Stellingen Parks and Recreation
Most Hamburg residents know Stellingen, but mostly as that quarter somewhere along the train tracks and the A7 Autobahn – a high-traffic transit area between Eimsbüttel and the more rural suburbs of Eidelstedt and Niendorf. But there is more to Stellingen than just the busy street of Kieler Straße with its traffic and commercial areas: as part of the Hamburger Deckel, a large-scale construction project roofing the A7 Autobahn, there are plans to reconnect the quarter’s residential areas through family-friendly green areas including parks and playgrounds.
The most famous park in Stellingen is obviously the Tierpark Hagenbeck, one of Germany’s most popular zoos, which opened its gates to the public in 1907. Even if you’re not visiting the zoo, be sure to sneak a peek at Hagenbeckallee’s historic gate. Besides Hagenbeck, there are plenty more supreme recreational areas, such as the Eimsbüttler Stadtpark with the adjacent Kleingarten-Kolonien down Hagenbeckstraße, or the vast green area of Stellinger Schweiz bordering the Niendorfer Gehege.
Action for Small Town Heroes
Exploring the neighbourhood, you will find that despite being a part of Hamburg for more than 80 years, Stellingen has retained much of its very own town structure. Amidst the green areas and Kleingärten allotment gardens, Stellingen has its own volunteer fire brigade and an abundance of sports clubs. Sporting facilities include the football pitch Wolfgang Meyer and other football grounds, a velodrome and ice-skating rink featuring a unique roofing structure well worth seeing, as well as several tennis and squash courts.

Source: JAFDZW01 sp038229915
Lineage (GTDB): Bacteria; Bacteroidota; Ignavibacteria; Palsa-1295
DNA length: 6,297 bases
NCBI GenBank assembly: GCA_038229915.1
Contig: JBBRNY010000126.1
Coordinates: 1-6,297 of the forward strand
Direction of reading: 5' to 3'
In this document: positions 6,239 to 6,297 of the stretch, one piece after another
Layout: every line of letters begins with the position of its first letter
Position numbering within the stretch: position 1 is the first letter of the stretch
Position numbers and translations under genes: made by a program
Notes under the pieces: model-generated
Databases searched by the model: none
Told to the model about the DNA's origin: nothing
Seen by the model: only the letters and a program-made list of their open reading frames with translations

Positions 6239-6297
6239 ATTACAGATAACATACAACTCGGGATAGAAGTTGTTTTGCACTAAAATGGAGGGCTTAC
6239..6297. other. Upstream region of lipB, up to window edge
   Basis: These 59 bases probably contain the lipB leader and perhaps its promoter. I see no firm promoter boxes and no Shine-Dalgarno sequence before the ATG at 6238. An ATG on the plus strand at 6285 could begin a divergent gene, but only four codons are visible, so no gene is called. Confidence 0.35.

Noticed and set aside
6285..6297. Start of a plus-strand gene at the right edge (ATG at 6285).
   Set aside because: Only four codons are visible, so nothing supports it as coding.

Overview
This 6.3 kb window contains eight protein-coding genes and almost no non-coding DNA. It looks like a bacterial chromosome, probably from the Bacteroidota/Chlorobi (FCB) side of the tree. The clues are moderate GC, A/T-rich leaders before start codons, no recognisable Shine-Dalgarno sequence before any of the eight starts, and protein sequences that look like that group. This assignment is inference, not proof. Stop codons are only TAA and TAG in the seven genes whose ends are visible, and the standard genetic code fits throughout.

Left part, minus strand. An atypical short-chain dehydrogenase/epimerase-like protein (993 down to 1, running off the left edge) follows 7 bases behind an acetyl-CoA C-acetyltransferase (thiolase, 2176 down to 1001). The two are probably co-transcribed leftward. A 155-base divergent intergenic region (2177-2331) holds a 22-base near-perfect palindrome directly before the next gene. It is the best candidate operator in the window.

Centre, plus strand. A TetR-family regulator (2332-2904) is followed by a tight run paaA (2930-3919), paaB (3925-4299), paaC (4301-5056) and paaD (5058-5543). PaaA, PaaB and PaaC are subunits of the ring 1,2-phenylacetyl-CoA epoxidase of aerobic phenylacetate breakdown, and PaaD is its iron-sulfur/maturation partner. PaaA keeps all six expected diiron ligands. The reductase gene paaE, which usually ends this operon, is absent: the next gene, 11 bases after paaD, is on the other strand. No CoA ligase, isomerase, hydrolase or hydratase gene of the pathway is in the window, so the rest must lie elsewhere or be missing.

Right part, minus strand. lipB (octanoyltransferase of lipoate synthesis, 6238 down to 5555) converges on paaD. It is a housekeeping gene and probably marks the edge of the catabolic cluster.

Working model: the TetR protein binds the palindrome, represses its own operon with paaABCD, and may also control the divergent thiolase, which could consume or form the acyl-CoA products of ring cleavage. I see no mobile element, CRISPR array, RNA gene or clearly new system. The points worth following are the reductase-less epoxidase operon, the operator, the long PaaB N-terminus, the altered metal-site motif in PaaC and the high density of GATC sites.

Towering above the Kleingärten and visible from a far distance, the out-of-use Stellinger Wasserturm now serves as a residential home. Built in the early 20th century, unlike any other water tower in Hamburg, its entire west front was designed to mimic an enormously tall bourgeois residential house. Other more sacral points of architectural interest include the Fazle Omar Mosque, the second oldest mosque in Germany and the first one to be built after World War II, as well as the Russian-Orthodox Church of St. Procopius (Prokop-Kirche) with its distinct Russian-style onion-dome spires.
Along with the newly established green areas above the Hamburger Deckel, there are plans for a new town centre to be built at Sportplatzring between the Kieler Straße and Basselweg streets, complete with residential buildings and shops. This may create a better balance in retail infrastructure, as the majority of shops are located at the Stellinger Höfe shopping compound northwest of the A7. Also, the U5 line plans include a stop at Sportplatzring, providing an additional public transport connection to the city centre.
And besides the S21 and the U2 trains, Stellingen is traversed by the Veloroute 2 bike paths connecting Stellingen with Eidelstedt, Eimsbüttel, Schanze and the city. So avoid traffic jams and bike to work on a route both quick and beautiful.